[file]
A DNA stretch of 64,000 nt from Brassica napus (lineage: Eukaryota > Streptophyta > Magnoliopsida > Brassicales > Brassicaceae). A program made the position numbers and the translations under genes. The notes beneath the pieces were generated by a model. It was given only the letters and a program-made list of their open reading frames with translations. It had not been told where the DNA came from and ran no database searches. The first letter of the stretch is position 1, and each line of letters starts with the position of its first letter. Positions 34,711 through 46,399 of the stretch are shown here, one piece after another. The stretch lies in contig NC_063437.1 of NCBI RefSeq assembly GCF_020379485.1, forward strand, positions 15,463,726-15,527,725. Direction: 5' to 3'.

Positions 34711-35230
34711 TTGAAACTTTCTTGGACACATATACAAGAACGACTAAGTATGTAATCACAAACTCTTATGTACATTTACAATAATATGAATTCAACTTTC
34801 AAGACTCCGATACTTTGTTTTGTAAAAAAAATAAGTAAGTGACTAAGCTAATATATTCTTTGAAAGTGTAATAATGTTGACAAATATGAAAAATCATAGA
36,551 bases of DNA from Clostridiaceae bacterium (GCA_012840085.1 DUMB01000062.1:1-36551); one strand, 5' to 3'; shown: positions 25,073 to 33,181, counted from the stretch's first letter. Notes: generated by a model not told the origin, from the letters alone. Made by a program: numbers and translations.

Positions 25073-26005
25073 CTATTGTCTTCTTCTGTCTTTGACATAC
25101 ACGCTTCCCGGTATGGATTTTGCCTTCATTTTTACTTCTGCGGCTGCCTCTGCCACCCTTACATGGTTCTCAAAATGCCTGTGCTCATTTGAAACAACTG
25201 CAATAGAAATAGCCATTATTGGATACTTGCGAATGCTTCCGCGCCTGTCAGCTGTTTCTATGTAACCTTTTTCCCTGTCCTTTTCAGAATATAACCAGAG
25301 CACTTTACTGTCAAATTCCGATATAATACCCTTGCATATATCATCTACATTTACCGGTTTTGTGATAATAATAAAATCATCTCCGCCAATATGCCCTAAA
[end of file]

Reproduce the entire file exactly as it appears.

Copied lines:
A DNA stretch of 64,000 nt from Brassica napus (lineage: Eukaryota > Streptophyta > Magnoliopsida > Brassicales > Brassicaceae). A program made the position numbers and the translations under genes. The notes beneath the pieces were generated by a model. It was given only the letters and a program-made list of their open reading frames with translations. It had not been told where the DNA came from and ran no database searches. The first letter of the stretch is position 1, and each line of letters starts with the position of its first letter. Positions 34,711 through 46,399 of the stretch are shown here, one piece after another. The stretch lies in contig NC_063437.1 of NCBI RefSeq assembly GCF_020379485.1, forward strand, positions 15,463,726-15,527,725. Direction: 5' to 3'.

Positions 34711-35230
34711 TTGAAACTTTCTTGGACACATATACAAGAACGACTAAGTATGTAATCACAAACTCTTATGTACATTTACAATAATATGAATTCAACTTTC
34801 AAGACTCCGATACTTTGTTTTGTAAAAAAAATAAGTAAGTGACTAAGCTAATATATTCTTTGAAAGTGTAATAATGTTGACAAATATGAAAAATCATAGA
36,551 bases of DNA from Clostridiaceae bacterium (GCA_012840085.1 DUMB01000062.1:1-36551); one strand, 5' to 3'; shown: positions 25,073 to 33,181, counted from the stretch's first letter. Notes: generated by a model not told the origin, from the letters alone. Made by a program: numbers and translations.

Positions 25073-26005
25073 CTATTGTCTTCTTCTGTCTTTGACATAC
25101 ACGCTTCCCGGTATGGATTTTGCCTTCATTTTTACTTCTGCGGCTGCCTCTGCCACCCTTACATGGTTCTCAAAATGCCTGTGCTCATTTGAAACAACTG
25201 CAATAGAAATAGCCATTATTGGATACTTGCGAATGCTTCCGCGCCTGTCAGCTGTTTCTATGTAACCTTTTTCCCTGTCCTTTTCAGAATATAACCAGAG
25301 CACTTTACTGTCAAATTCCGATATAATACCCTTGCATATATCATCTACATTTACCGGTTTTGTGATAATAATAAAATCATCTCCGCCAATATGCCCTAAA